Sunday, May 05, 2013
Panic: Abandoning The Strategy or Staying the Course
Happily, the Atlanta Braves started the season 12-1. They began Sunday with a two-game lead in the National League East. During their hot start they displayed great pitching and tremendous home run hitting. Justin Upton leads the major leagues with 12 home runs.
However, since the 12-1 start, the Braves have lost 11 of 16 games. The fans are restless and the team is questioning itself. Many people have questioned the team's power-focused, home run-or-bust mentality. As the losing slump began, Atlanta had six straight games with double-digit strikeouts, including three games in Detroit in which they totaled 39. They lead in the N.L. in strikeouts (266) and are tied for first in home runs (40).
Using this approach, the Braves' hitters are striking out 9.2 times a game, which puts them on a pace to become the second team to strike out more than 1,400 times in a season. The Braves have won just one game in which they did not hit a home run. It is not as if the Braves are undisciplined free swingers. They draw their share of walks — they are tied for fourth in the N.L.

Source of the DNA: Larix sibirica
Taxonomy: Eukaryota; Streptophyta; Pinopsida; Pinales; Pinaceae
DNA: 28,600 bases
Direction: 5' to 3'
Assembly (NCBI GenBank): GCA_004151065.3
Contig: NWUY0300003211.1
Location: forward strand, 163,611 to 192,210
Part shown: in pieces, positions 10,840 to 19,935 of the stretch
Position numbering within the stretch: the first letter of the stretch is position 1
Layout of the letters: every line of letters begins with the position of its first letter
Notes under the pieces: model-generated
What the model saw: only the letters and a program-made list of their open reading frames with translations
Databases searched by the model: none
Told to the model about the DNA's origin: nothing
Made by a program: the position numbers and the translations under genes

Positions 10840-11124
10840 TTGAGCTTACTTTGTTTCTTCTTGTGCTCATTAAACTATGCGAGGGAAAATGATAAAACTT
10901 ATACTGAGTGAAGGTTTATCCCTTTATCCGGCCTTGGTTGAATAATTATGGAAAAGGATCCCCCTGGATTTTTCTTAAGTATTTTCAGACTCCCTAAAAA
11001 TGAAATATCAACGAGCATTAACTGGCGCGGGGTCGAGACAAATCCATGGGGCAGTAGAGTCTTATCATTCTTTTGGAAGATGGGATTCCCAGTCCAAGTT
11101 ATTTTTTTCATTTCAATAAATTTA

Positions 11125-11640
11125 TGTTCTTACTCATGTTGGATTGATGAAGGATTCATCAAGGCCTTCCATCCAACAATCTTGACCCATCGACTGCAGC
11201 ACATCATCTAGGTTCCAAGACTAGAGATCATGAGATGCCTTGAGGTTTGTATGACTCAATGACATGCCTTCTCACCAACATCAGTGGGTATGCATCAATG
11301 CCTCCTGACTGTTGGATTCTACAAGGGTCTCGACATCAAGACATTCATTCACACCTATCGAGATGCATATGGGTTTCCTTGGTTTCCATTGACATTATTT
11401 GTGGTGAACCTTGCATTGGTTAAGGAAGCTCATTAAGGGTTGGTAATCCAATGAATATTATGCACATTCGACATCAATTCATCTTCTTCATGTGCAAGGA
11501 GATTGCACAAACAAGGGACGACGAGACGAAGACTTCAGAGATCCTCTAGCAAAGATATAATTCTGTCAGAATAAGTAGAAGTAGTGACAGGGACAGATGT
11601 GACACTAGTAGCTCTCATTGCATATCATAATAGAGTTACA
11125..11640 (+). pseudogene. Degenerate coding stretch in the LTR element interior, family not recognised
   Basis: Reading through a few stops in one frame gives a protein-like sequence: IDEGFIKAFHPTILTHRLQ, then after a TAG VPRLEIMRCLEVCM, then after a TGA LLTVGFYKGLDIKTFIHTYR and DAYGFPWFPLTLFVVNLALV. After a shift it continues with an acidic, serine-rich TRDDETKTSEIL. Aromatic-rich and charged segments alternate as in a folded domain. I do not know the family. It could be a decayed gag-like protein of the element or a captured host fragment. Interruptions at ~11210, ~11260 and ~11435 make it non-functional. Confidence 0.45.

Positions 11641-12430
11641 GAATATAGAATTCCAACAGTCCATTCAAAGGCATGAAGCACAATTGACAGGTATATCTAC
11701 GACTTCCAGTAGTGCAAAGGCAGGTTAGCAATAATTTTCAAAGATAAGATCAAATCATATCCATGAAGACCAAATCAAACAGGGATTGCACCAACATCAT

Those that support the Braves' exciting, yet frustrating strategy, point out the fact that six-time All-Star Brian McCann has not played since off-season shoulder surgery, Jason Heyward is on the disabled list after an appendectomy, and second baseman Dan Uggla and outfielder B. J. Upton have not been hitting well at all. It is possible that when the team gets healthy, its hitting and power will reach new levels of efficiency and lead to more winning.
The team stands 17-12 with almost a fifth of the season gone. They have a .586 winning percentage.
Should the Atlanta Braves start panicking? Should they abandon the strategy upon which the team was built?
The Braves may not have another 12-1 streak in them this season. However, the organization built this team for power and pitching. They spent much time researching data, obtaining talent, and making the decision about their plan for the season. In preparation for this season, the team committed to this approach. If they built it, they should use it. It is entirely too early to change their strategy. They must show confidence in the strategy and the players they obtained to execute the strategy. The Braves should not panic.
There is a much greater risk in changing anything major at this point in the season. With this personnel, a shift in strategy is much more likely to jeopardize the entire season than would staying the course. Ride out the season. Keep the fans excitement high. Power, home runs and pitching will keep the fans coming. The challenge is in executing the plan. It is not time to abandon the strategy that plays to the strengths of the team. Keep the faith.